Epstein-Barr virus-associated malignancies: Susceptibility factors and molecular detection in liquid biopsies

    Onderzoeksoutput: Thesis fully internal (DIV)

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    Epstein-Barr virus (EBV) infects >90% of the world’s population and leads to the development of Hodgkin lymphoma (HL) and nasopharyngeal carcinoma (NPC) in a low percentage of  individuals. In addition, uncontrolled growth of EBV infected B cells can cause post-transplant lymphoproliferative disorder {PTLD) in patients treated with immunosuppressive drugs following organ transplant. The main aims of this thesis are to explore i) risk factors of HL and NPC, and ii) biomarkers in NPC, HL and PTLD.
    Several human leukocyte antigen (HLA) alleles have been associated with susceptibility to HL and NPC. We identified novel NPC-associated HLA-alleles in the high-risk Bidayuh minority population from Malaysia. We also showed that loss or retention of HLA expression by tumor cells is associated with a subset of known protective or risk alleles in both HL and NPC. These data suggest that the susceptibility effects of HLA alleles are early events in pathogenesis, while the pressure on tumor cells to downregulate HLA is most likely related to emerging immune responses later on.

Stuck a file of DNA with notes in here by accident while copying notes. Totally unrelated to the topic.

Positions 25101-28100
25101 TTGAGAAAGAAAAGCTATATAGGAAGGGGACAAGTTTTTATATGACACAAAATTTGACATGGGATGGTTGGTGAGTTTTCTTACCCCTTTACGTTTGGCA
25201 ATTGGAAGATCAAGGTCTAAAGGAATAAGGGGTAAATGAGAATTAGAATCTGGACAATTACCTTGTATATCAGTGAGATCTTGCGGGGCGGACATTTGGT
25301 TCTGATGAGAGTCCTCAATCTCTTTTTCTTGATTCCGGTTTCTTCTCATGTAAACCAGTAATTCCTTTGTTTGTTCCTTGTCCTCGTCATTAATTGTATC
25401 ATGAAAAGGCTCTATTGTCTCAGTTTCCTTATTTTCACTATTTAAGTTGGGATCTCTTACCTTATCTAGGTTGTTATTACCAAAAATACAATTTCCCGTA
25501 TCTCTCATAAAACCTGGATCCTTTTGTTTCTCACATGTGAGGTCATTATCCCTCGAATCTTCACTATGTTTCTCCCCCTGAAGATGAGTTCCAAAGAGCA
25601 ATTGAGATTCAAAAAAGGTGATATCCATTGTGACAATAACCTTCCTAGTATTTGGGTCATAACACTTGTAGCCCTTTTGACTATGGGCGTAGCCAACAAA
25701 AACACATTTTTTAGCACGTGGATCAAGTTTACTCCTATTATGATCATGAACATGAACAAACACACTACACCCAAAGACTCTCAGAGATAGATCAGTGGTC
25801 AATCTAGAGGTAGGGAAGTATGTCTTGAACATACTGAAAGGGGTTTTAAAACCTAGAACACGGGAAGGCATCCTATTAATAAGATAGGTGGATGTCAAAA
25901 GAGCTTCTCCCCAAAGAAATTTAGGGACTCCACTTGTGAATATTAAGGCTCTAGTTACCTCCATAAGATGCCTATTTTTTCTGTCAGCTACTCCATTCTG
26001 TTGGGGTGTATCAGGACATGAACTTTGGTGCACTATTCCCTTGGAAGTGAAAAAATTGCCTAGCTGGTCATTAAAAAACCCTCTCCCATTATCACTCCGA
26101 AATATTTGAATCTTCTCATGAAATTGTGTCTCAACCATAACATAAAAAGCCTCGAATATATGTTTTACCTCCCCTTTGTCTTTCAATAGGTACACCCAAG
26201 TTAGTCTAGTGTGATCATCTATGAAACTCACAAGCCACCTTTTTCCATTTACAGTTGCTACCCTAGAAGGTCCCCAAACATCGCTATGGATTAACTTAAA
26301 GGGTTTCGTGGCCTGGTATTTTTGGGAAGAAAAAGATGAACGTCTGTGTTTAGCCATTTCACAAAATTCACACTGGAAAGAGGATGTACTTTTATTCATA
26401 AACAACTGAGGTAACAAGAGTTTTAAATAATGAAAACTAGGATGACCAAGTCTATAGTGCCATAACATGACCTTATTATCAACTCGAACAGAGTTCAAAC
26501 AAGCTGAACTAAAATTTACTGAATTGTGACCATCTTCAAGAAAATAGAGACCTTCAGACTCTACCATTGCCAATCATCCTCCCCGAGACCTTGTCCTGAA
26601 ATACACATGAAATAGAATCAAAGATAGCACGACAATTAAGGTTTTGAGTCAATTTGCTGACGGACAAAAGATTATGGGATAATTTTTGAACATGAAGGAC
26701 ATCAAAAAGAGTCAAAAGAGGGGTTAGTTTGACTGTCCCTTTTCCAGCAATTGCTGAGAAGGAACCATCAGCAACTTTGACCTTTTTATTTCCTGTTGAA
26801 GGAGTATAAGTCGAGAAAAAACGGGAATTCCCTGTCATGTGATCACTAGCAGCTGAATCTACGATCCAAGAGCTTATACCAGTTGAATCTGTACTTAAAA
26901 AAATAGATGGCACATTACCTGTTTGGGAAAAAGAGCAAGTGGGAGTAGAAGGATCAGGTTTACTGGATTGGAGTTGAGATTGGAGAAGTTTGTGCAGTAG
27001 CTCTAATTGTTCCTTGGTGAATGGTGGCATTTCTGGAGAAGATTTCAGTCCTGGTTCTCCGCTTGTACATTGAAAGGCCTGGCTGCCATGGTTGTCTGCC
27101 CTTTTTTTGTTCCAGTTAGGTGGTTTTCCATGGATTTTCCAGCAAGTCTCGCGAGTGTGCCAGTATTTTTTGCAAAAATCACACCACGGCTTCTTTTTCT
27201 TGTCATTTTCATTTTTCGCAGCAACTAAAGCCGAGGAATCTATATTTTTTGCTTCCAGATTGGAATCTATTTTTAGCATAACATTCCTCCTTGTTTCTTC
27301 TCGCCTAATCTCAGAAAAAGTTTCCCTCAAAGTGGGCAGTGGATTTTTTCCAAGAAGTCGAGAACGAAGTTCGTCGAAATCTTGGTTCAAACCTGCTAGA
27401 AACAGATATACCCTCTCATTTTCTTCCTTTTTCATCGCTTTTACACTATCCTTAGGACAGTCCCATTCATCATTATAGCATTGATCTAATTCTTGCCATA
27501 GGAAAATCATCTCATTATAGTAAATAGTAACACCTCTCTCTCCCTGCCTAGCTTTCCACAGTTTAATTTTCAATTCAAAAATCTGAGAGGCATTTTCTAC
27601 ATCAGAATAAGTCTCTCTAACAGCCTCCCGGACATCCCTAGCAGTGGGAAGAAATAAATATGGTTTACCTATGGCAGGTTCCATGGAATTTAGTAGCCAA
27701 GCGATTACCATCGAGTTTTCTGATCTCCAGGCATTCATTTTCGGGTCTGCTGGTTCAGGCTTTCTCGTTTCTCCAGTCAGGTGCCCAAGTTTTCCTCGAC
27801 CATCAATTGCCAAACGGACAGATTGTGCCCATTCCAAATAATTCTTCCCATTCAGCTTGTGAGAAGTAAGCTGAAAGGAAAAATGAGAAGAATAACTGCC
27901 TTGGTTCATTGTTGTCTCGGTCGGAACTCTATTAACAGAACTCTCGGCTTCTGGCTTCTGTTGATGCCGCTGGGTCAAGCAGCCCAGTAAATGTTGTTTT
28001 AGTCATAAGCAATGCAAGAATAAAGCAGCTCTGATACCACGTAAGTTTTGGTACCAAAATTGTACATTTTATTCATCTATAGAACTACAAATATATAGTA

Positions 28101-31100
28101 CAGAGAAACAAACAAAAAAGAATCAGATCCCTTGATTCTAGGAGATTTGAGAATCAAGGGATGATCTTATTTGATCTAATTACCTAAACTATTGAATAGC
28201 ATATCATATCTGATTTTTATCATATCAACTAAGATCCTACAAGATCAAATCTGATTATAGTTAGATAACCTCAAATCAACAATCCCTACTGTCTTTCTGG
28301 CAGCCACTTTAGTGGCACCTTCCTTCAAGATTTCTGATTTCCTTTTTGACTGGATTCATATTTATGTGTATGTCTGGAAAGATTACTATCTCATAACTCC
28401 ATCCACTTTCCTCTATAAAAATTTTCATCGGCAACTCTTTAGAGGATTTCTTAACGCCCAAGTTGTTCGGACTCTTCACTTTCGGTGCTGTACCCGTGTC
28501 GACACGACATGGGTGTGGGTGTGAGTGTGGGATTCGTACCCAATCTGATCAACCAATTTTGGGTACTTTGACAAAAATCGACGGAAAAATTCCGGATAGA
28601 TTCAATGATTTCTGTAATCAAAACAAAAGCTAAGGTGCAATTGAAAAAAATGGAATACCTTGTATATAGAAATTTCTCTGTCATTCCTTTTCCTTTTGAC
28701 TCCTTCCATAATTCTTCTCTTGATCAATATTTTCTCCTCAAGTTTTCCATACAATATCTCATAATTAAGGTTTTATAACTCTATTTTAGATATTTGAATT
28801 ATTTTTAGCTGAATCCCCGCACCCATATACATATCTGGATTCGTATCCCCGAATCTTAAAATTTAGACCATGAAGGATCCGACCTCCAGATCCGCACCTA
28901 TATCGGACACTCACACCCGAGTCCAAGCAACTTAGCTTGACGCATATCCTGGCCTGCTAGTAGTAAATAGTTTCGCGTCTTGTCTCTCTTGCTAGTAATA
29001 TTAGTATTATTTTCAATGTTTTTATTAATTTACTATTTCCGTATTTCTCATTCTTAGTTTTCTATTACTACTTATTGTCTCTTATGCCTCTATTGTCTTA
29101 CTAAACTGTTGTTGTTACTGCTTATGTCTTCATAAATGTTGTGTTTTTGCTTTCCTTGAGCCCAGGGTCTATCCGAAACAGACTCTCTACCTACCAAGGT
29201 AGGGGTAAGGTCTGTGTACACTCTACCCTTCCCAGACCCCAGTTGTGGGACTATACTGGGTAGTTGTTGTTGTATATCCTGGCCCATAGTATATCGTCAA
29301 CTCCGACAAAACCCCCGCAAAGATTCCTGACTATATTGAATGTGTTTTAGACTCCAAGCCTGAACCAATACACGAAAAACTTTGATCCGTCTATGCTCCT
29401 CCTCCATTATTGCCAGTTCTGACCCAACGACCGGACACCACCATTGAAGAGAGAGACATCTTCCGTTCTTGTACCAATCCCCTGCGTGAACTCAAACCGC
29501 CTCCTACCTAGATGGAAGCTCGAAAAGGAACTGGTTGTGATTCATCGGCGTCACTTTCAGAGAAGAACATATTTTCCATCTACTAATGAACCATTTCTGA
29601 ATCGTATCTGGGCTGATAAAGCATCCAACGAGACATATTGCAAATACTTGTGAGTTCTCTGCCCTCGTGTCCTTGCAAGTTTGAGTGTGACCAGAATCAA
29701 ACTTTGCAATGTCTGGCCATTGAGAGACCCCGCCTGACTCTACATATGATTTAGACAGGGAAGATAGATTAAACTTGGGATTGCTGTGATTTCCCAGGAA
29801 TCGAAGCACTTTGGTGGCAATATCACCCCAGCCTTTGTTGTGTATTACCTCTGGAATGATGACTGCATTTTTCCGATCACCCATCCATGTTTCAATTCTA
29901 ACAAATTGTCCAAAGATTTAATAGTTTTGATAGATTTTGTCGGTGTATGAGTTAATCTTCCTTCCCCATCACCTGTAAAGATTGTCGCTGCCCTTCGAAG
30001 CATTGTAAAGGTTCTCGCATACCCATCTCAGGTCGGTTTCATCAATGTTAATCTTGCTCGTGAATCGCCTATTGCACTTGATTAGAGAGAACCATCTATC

With plasma or nasal washing derived EBV DNA, we could detect NPC disease activity with high sensitivity. Chromosomal copy number variations were detected in cell-free DNA of >50% of HL and PTLD patients. Targeted sequencing of EBV demonstrated 100% sensitivity in detecting disease in EBV-positive HL and PTLD patients. These findings suggest that measuring  cell-free biomarkers in liquid biopsies has clinical value in detecting disease activity in NPC, HL and PTLD.
    Originele taal-2English
    KwalificatieDoctor of Philosophy
    Toekennende instantie
    • Rijksuniversiteit Groningen
    • van den Berg, Anke, Supervisor
    • Diepstra, Arjan, Supervisor
    • Tan, Lu Ping, Co-supervisor
    Datum van toekenning1-nov-2021
    Plaats van publicatie[Groningen]
    StatusPublished - 2021

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